Women's rights advocates and religious leaders are calling for the creation of a United Nations peacekeeping force in Afghanistan to protect hard-won gains for women over the past two decades against the Taliban's obstacles, as the United States and NATO forces complete their withdrawal from the war-torn country and a Taliban offensive gives them control over more territory.
Under the Taliban, women were not allowed to go to school, work outside the home or leave their house without a male escort. And though they still face many challenges in the country's male-dominated society, Afghan women have increasingly stepped into powerful positions in numerous fields – and many fear the departure of international troops and a Taliban takeover could take away their gains.
In a May 14 letter obtained by The Associated Press (AP), 140 civil society and faith leaders from the U.S., Afghanistan and other countries "dedicated to the education and rights of women in Afghanistan” asked U.S. President Joe Biden to call for a U.N. peacekeeping force "to ensure that the cost of U.S. military withdrawal from Afghanistan is not paid for in the lives of schoolgirls.”
The letter also asked the U.S. to increase humanitarian and development aid to Afghanistan "as an important security strategy” to strengthen women and girls, and religious minorities such as the Hazaras.
Three bombings at a high school in a Hazara neighborhood in Kabul on May 8 killed nearly 100 people, all of them Hazara and most of them young girls just leaving class. The signatories blamed the Trump administration for failing to honor a U.N. Security Council resolution adopted in 2000 demanding equal participation for women in activities promoting global peace "by refusing to insist that women were part of the peace talks” with the Taliban.
Sakena Yacoobi, the founder of the Afghan Institute of Learning which runs schools across 16 provinces, is quoted in the letter as saying: "For 20 years the West told the women of Afghanistan they are free. Free to learn, to grow, to be a human being independent of men’s expectations of who they are.”
"What the Taliban did in the 1990s was bad enough,” she said. "What will they do now, with a generation of women taught to expect freedom? It will be one of the greatest crimes against humanity in history. Help us save them. Please. Help us save who we can.”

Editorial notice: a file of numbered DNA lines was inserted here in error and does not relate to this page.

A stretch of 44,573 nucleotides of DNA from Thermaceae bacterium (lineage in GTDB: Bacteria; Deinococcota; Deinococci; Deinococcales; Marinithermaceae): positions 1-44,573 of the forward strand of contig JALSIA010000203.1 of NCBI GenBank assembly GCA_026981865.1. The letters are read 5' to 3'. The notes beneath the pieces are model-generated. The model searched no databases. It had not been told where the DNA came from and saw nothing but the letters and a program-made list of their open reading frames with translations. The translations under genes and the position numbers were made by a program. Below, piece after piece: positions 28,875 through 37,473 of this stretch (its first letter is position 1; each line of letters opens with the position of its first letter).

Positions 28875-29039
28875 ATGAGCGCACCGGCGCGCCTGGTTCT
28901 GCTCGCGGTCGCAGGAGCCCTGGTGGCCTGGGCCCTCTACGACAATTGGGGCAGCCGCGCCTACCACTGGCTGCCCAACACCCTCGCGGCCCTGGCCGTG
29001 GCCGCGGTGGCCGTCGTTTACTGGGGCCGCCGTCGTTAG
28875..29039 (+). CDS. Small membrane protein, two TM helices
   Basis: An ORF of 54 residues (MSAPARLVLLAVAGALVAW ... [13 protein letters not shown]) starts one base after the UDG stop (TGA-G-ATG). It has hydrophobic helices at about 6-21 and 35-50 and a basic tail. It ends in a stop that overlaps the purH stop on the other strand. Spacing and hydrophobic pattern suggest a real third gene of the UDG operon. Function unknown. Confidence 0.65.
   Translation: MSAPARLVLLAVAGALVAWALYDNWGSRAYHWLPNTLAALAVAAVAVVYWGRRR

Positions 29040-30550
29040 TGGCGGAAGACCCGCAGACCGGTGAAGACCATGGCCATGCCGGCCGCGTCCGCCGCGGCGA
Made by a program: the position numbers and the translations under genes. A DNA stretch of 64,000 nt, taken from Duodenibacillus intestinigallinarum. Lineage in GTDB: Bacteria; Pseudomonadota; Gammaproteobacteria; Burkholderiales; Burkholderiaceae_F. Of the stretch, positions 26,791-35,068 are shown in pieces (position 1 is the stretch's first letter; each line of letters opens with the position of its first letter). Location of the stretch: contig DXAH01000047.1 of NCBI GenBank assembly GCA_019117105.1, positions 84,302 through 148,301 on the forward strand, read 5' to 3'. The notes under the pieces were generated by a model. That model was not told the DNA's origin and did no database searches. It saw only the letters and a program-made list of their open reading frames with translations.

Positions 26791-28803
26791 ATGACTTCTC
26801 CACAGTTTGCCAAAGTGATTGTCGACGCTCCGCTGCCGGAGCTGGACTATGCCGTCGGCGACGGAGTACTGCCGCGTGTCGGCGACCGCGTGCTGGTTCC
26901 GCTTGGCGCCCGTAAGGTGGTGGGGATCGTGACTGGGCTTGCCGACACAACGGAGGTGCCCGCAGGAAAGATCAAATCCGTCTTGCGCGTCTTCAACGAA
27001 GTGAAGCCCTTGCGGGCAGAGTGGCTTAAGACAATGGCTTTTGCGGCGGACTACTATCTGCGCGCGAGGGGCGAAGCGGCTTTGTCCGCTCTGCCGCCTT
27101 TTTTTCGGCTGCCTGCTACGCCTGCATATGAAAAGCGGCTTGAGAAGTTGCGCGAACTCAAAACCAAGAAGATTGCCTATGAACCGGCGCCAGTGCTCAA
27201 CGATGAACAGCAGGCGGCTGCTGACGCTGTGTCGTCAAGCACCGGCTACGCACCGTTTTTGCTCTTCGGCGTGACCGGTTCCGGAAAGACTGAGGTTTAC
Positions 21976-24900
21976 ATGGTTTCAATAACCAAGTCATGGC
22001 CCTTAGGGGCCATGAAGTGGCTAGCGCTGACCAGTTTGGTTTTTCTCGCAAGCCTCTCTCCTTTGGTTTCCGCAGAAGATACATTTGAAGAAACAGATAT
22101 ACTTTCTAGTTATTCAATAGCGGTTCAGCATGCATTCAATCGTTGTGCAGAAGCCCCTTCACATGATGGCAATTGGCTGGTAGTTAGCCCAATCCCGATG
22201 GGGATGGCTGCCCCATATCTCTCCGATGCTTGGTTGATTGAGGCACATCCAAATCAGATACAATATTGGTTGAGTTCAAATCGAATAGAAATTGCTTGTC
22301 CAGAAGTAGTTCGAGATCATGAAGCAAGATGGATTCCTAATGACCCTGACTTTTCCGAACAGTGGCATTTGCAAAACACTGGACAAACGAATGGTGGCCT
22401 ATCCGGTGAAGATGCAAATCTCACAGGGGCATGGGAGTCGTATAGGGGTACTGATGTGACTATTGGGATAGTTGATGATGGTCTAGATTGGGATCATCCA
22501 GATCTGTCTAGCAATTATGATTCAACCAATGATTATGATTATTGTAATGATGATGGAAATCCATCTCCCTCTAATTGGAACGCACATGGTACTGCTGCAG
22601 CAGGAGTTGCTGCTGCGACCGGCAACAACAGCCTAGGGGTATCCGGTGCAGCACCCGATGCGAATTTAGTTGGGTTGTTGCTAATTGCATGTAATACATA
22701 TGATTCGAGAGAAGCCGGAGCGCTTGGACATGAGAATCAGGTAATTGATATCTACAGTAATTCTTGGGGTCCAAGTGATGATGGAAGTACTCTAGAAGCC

Among the signatories of the letter were Yacoobi; feminist activist and writer Gloria Steinem; former U.N. deputy secretary-general Mark Malloch Brown who now heads the Open Society Institute; Filmmaker and philanthropist Abigail Disney; former UNICEF executive director Carol Bellamy; Betty Reardon, the International Institute on Peace Education’s founding director emeritus; The Rev. Dr. Chloe Breyer, executive director of The Interfaith Center of New York; Masuda Sultan, co-founder of Women for Afghan Women; and Nasir Ahmad Kayhan, UNESCO program manager in Afghanistan.
In April the Taliban promised that women "can serve their society in the education, business, health and social fields while maintaining correct Islamic hijab.” It promised girls would have the right to choose their own husbands, but offered few other details and did not guarantee women could participate in politics or have freedom to move unaccompanied by a male relative.
Deborah Lyons, the U.N. special envoy for Afghanistan, told the Security Council on June 22 that "preserving the rights of women remains a paramount concern and must not be used as a bargaining chip at the negotiating table."
In a follow-up letter on July 12 to U.S. Ambassador Linda Thomas-Greenfield, a wider international group expressed deep concern "for the lives and well-being of the people of Afghanistan, especially women and girls now under great threat” and called for a U.N. peacekeeping mission to deploy to Afghanistan "as soon as practically possible.”
The signatories said they are convinced the 2000 Security Council resolution obliges U.N. member states "to protect women in such circumstances.” The United Nations has a political mission in Afghanistan. A U.N. peacekeeping mission would have to be approved by the Security Council, where the five permanent members – the U.S., Russia, China, Britain and France – have veto power.
The letter to the U.S. ambassador said similar messages were being sent to other U.N. ambassadors from citizens in their countries asking for a peacekeeping operation. It asked Thomas-Greenfield to "take action toward the initiation of a peacekeeping operation in Afghanistan.”
A U.S. mission spokesperson did not respond to a request for comment on the call for a U.N. peacekeeping force, instead stressing Thursday that the Biden administration will continue to support Afghan forces and U.S. "diplomatic, humanitarian and economic engagement in the region.”
"We are putting our full weight behind diplomatic efforts to reach a peace agreement between the Taliban and the Afghan government,” said the spokesperson, who could not be named, adding the U.S. remains the largest aid donor to Afghanistan and continues to support the U.N. political mission known as UNAMA.
Please click to read our informative text prepared pursuant to the Law on the Protection of Personal Data No. 6698 and to get information about the cookies used on our website in accordance with the relevant legislation.
6698 sayılı Kişisel Verilerin Korunması Kanunu uyarınca hazırlanmış aydınlatma metnimizi okumak ve sitemizde ilgili mevzuata uygun olarak kullanılan çerezlerle ilgili bilgi almak için lütfen tıklayınız.